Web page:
Sean Thomas

Sean Thomas

Sean Thomas is a bestselling author. He tweets from @thomasknox.

Sam Altman is not evil

It’s a classic trajectory. You start as a likeable and geeky tech tyro, you morph into a squillionaire with disagreeable habits, and somewhere on the way you become loathed by large sections of the population.  It happened to Bill Gates – remember when he was an amiable nerd making glitchy but intriguing software? Now he

No tips please, we’re British

I hate tipping, not because I am intrinsically mean but because of the anxiety it induces. You pitch up at some glam hotel, after a gruelling flight, then the guy next to the concierge takes your bags to your room, and, as you go, you fumble in your pockets, searching for the mysterious notes and

AI is coming for artists

It’s a famous theme in science fiction: the idea that, one day, humanity and the thinking machines will somehow go to war. It’s the narrative spine of The Terminator films. It’s implied in 2001, A Space Odyssey. You can find it in Neuromancer, The Hyperian Cantos, Ex Machina, The Creator and I, Robot (the Asimov

Sean Thomas, Kara Kennedy, Philip Hensher, Damian Thompson and Toby Young

35 min listen

On this week’s Spectator Out Loud: Sean Thomas worries that Paris has lost some of its charm (1:21); Kara Kennedy reports on US-style opioids arriving in Britain (8:43); Philip Hensher describes how an affair which ruined one woman would be the making of another (15:32); Damian Thompson reflects on his sobriety and his battle with British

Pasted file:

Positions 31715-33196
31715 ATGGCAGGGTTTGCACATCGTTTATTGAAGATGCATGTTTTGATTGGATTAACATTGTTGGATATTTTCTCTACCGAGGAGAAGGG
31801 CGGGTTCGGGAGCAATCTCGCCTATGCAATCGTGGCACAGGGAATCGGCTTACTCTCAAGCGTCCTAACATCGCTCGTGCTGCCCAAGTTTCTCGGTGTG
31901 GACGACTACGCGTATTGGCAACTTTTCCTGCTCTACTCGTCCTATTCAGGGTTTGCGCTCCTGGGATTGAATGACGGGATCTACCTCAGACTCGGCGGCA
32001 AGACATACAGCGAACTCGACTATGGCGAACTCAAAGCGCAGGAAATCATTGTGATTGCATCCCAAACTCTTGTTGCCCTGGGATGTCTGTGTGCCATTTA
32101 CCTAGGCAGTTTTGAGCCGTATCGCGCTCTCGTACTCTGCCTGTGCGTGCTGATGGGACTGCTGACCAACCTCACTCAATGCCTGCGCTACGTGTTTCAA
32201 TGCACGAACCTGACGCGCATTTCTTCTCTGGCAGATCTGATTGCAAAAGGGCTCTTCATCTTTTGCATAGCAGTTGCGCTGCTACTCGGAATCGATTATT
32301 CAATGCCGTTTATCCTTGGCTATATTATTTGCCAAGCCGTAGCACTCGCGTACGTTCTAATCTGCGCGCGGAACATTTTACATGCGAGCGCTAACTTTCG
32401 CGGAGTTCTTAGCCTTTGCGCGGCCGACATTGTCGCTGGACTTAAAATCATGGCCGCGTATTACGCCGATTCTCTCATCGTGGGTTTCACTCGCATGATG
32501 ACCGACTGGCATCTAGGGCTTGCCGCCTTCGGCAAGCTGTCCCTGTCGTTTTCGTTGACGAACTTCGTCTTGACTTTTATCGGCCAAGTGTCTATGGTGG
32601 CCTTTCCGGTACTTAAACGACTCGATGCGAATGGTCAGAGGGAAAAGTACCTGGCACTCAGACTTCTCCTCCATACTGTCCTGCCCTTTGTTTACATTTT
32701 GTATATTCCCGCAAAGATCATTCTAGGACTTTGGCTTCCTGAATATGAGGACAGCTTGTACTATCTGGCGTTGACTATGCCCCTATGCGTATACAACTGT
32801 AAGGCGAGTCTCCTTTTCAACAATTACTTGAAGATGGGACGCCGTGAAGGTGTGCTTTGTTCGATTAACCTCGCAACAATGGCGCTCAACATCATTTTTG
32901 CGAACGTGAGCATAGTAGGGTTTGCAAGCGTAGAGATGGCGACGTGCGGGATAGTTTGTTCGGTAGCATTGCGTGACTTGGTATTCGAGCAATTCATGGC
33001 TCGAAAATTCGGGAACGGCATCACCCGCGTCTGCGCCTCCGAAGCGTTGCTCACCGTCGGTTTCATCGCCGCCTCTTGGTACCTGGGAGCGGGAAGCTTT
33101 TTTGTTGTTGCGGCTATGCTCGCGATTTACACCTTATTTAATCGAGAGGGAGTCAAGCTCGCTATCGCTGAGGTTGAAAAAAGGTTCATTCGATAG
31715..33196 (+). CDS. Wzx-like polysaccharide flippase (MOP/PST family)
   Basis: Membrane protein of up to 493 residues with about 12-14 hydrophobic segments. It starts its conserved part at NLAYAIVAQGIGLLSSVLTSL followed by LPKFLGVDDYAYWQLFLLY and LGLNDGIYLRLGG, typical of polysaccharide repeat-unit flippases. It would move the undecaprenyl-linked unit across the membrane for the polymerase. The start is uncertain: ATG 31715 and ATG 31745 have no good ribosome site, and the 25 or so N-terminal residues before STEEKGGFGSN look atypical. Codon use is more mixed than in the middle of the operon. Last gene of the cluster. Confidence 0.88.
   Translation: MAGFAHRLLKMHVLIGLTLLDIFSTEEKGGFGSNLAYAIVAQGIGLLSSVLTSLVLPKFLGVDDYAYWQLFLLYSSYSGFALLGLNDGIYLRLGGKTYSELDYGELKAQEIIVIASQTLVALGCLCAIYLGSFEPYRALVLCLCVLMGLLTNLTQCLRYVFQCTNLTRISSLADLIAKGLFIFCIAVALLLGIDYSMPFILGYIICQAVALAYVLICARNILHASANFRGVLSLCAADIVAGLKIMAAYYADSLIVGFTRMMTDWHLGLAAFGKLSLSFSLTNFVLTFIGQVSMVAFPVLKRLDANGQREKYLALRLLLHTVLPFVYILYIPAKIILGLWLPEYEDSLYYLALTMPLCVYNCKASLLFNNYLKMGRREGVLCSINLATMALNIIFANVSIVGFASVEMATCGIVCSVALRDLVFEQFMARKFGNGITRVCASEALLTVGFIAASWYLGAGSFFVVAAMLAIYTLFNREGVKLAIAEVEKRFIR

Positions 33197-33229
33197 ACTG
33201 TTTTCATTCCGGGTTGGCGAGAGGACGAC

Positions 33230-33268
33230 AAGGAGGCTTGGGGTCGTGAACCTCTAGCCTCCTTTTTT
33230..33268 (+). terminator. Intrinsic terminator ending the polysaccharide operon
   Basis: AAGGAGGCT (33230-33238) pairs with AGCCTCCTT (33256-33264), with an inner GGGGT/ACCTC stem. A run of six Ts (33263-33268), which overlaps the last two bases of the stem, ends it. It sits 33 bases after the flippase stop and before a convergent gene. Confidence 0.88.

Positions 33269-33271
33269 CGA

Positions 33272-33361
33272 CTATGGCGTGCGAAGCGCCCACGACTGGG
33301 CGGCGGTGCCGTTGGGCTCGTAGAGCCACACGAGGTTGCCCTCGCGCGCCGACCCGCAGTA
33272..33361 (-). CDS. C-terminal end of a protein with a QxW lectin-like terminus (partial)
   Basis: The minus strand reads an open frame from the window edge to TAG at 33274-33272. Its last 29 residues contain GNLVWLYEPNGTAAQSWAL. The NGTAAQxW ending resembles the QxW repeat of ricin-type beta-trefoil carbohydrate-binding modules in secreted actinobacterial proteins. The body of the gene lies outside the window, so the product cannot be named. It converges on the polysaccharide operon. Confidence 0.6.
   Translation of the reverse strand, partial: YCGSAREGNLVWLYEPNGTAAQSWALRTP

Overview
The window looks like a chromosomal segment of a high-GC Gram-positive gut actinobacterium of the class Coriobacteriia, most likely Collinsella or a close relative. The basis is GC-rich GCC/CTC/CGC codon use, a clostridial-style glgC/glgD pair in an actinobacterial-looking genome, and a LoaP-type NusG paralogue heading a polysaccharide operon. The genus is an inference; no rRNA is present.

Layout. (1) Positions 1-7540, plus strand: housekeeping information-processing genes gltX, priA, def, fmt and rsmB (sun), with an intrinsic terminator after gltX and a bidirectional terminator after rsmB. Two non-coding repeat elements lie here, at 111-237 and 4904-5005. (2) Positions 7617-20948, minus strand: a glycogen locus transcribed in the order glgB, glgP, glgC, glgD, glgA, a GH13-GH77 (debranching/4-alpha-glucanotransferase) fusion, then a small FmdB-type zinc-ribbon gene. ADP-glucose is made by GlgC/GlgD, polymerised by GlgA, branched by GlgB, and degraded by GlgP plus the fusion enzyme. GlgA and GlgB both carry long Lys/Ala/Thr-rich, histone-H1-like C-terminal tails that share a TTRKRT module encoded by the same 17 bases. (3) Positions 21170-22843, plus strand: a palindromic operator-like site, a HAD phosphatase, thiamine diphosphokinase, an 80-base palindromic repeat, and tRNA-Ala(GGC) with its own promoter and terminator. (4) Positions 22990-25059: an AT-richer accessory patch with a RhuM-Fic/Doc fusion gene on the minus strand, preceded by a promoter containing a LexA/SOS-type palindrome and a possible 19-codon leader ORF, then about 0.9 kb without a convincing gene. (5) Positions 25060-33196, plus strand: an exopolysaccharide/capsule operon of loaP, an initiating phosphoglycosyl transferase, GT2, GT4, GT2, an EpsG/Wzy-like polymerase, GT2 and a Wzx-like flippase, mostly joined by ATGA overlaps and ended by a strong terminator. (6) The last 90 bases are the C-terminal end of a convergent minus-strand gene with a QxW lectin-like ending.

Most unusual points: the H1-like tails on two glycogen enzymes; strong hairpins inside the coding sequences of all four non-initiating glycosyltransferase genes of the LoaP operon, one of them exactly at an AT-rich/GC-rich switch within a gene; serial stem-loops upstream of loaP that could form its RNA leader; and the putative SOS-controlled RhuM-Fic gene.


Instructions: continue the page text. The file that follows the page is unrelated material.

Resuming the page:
Paris, city of blight

You know that feeling when you haven’t seen someone for several years and when you do, you really notice the changes? Generally it is a melancholy moment: you spot the extra wrinkles, the added pounds. Occasionally it can be positive: gym-toned physique, amusing new green-and-orange hair. Lots of us had these moments as we emerged,

Why we love hideous food

I’m sitting on a stone terrace in the winsome south Breton port of Sainte Marine, which oversees France’s prettiest river (the Odet), and I’m excitedly tucking into a dozen gleaming Morbihan oysters. I am doing this partly because I am writing about travel in Brittany and oysters are very much part of the package here

Why is Latin America so violent?

As locations go, they don’t get more humdrum than the address ‘Carrera 79B, #45D/94’. It is so anonymous it sounds encrypted. Nor, in reality, does it look like anything special: a flat roof, next to a shuttered language school, above a wall of graffiti, in a lower middle-class suburb of another Spanish speaking city. But

The person who edited this will soon be redundant

Whenever I write about AI on The Spectator (which is a lot) I always get comments like ‘Yawn. Wake me up when AI actually does something’. And, to a point, these are fair comments. For all its remarkable feats, its photos of Shakespeare with weird fingers, its videos of dogs typing in spacesuits, the new

Is AI the biggest Brexit benefit?

It’s not easy being a Leaver, right now. For a start, the government that actually delivered Brexit – the present Tory government – is facing a one-sided electoral hammering which will make the Anglo-Zanzibar war of 1896 (duration: 38 minutes) look like a tense, nail-biting score draw. In the same vein, polls consistently show high

William Moore, Sean Thomas, Matt Ridley, Lionel Shriver and Kate Andrews

41 min listen

On this week’s Spectator Out Loud: William Moore questions if the Church of England is about the apologise for Christianity (1:19); Sean Thomas recounts his experience taking ayahuasca in Colombia (8:13); Matt Ridley argues that private landowners make better conservationists (16:40); Lionel Shriver warns against pathological niceness in the debate about immigration (28:37); and, Kate Andrews